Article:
top of page
  • Dr.Pragya Suman

Weekly Blog Post—

Diary Excerpts--

I see a bunch of sun rays emerging from black, transforming into red, orange and yellow between 4 AM to 6 AM. I am an early riser, which helps me organise my time between my hobby and profession, writing and medicine. Mostly, I write in the early morning. 

I have divided my fiction/work into thirty chapters; a few chapters would dissolve, and each chapter would be 2500-5000 words. Plots are woven around the characters, and they have been coming and vanishing among pages. I don’t know how far it goes. Ultimately, it matters how much they have succeeded in generating creative energy. After the third draft, I will send my manuscript to Beta-readers and, ultimately, the most challenging work pitch for an agent.

I like Tegan Atkins’ four rules regarding fiction drafting.—

  1.  The first draft is like throwing paint at a wall. It is impossible to know what shapes it will turn into.

  2. Second Draft—It is magical, where the story begins. This is a more time-consuming part. I started the second draft in April 2022.

  3. Third Draft—the shortest stage of the four draft process, grammar and spelling issues are checked.

  4. Fourth Draft—hand it to Beta readers/family members.

 My second and third drafts go on simultaneously sometimes.


Anton Chekhov and Oyster—I first learned about Oyster recipes after reading Anton Chekhov's books in my early years. The food varieties help weave the fiction plot, making reading it sumptuous. The medieval poets of India have used them in their poems, and through them, we can learn about the culture and taste buds of that era; it’s really interesting. I googled oyster recipes recently, which was one of my fascinations after reading Chekhov's books. However, engulfing a mollusc is a  bizarre bite for me. My nonveg is limited to eggs, fish, and chickens. I hardly eat red meat, only on very few occasions.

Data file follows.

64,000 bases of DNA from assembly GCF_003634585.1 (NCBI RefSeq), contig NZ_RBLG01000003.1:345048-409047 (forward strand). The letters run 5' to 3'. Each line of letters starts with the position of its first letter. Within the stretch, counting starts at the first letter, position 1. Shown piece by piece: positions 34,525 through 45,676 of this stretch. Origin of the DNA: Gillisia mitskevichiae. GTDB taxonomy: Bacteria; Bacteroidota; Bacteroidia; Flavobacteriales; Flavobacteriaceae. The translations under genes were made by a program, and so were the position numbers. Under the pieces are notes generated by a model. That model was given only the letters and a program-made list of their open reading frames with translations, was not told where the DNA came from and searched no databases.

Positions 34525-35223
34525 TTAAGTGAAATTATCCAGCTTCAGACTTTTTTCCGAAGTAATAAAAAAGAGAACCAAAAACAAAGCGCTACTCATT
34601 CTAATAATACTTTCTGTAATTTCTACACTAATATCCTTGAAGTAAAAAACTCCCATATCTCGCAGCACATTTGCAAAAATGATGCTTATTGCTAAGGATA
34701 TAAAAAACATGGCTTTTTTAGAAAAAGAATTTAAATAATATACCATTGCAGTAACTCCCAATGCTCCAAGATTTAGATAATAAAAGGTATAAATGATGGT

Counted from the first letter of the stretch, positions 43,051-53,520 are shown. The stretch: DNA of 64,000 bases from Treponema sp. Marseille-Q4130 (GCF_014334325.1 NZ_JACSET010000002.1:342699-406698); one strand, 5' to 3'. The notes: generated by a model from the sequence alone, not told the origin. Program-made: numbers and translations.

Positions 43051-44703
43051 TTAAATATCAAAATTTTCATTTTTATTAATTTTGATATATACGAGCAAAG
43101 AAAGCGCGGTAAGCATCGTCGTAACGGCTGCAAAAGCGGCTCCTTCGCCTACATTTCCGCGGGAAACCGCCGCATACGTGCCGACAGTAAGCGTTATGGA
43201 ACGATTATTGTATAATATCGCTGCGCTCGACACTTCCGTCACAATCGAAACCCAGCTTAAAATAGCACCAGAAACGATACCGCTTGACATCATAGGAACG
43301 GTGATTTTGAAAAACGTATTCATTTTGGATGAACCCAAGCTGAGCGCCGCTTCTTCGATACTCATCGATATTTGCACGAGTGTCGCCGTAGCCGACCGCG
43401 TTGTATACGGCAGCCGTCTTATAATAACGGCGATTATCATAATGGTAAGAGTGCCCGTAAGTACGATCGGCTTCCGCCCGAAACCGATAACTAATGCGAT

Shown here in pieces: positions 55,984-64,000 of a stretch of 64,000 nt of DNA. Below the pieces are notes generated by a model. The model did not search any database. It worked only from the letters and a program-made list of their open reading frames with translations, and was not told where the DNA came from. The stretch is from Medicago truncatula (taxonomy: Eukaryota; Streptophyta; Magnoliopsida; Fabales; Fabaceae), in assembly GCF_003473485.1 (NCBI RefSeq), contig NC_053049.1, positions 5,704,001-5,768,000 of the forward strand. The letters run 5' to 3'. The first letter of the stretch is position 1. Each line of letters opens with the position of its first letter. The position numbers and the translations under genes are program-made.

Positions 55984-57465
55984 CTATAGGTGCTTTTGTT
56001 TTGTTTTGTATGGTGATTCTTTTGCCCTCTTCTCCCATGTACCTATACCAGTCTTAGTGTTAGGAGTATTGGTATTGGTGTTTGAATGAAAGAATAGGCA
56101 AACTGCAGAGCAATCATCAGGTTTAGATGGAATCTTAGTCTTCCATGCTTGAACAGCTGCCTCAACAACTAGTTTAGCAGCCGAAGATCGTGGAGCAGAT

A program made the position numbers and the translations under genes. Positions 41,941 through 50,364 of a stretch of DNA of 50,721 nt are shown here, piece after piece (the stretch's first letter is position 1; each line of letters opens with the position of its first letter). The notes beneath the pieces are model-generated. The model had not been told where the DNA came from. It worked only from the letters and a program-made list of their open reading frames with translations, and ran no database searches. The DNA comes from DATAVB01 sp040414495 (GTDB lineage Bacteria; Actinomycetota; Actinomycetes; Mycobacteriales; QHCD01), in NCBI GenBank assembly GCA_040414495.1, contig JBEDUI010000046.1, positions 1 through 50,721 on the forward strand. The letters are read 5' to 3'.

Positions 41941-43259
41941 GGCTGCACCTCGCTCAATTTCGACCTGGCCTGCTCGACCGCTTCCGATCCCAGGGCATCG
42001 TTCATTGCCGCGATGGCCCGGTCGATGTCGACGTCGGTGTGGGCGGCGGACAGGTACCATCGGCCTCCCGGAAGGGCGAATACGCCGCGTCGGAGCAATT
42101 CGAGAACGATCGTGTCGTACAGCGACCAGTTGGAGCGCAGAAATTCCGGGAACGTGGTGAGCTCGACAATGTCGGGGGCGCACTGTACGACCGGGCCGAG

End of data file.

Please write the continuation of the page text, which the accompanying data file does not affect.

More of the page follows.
Novel Excerpts from My Work in Process.—A conversation between the protagonist and his cook about cream tea, aka Malai tea.

'Extreme things bring eccentricness.' I gaped at the creamy layer beaded with sugar crystals in a tiny glass.

Malai tea,  A white greasy scum on the brown brook!

Cook cackled a peal of clumsy laughter that came after a cocktail of apprehension to excitement.

'Yes, I thought you would prefer Malai tea or not; please taste it as an experiment. I have topped cream in such volume that it would take four sips to reach the actual tea.

‘Really, nous, love it.’



8 views0 comments

Recent Posts

See All

Franz Kafka’s and Israel— I was leafing through Kafka’s diary, and it was interesting to read on 23 October, he had written a single line—‘A film about Palestine in the afternoon.’ It inspired me to l

Weekly Blog Posting ‘First drafts are just nuts and bolts of the story plus notes to self/Richard Skinner. If a short story is a laboratory where you work to make a more extensive fiction, it started

bottom of page